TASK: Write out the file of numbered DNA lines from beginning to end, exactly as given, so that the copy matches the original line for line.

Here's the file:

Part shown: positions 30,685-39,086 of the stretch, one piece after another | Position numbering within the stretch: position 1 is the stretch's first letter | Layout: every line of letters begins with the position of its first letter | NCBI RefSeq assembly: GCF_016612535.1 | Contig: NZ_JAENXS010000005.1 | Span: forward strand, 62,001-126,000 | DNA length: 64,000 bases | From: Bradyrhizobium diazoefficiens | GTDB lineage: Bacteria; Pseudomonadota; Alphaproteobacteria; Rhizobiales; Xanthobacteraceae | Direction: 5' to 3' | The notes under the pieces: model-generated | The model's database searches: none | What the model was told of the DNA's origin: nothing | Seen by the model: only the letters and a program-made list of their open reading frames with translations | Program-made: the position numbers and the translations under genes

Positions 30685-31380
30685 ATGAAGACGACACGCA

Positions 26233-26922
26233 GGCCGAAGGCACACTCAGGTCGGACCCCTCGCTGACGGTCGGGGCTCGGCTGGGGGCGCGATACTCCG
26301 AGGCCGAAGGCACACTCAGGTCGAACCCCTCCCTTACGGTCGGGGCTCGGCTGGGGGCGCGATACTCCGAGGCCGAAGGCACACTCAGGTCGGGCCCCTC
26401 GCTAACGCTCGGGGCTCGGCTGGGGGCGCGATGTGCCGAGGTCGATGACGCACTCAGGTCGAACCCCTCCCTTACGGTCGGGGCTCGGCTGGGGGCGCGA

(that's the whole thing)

Part shown: positions 30,685-39,086 of the stretch, one piece after another | Position numbering within the stretch: position 1 is the stretch's first letter | Layout: every line of letters begins with the position of its first letter | NCBI RefSeq assembly: GCF_016612535.1 | Contig: NZ_JAENXS010000005.1 | Span: forward strand, 62,001-126,000 | DNA length: 64,000 bases | From: Bradyrhizobium diazoefficiens | GTDB lineage: Bacteria; Pseudomonadota; Alphaproteobacteria; Rhizobiales; Xanthobacteraceae | Direction: 5' to 3' | The notes under the pieces: model-generated | The model's database searches: none | What the model was told of the DNA's origin: nothing | Seen by the model: only the letters and a program-made list of their open reading frames with translations | Program-made: the position numbers and the translations under genes

Positions 30685-31380
30685 ATGAAGACGACACGCA

Positions 26233-26922
26233 GGCCGAAGGCACACTCAGGTCGGACCCCTCGCTGACGGTCGGGGCTCGGCTGGGGGCGCGATACTCCG
26301 AGGCCGAAGGCACACTCAGGTCGAACCCCTCCCTTACGGTCGGGGCTCGGCTGGGGGCGCGATACTCCGAGGCCGAAGGCACACTCAGGTCGGGCCCCTC
26401 GCTAACGCTCGGGGCTCGGCTGGGGGCGCGATGTGCCGAGGTCGATGACGCACTCAGGTCGAACCCCTCCCTTACGGTCGGGGCTCGGCTGGGGGCGCGA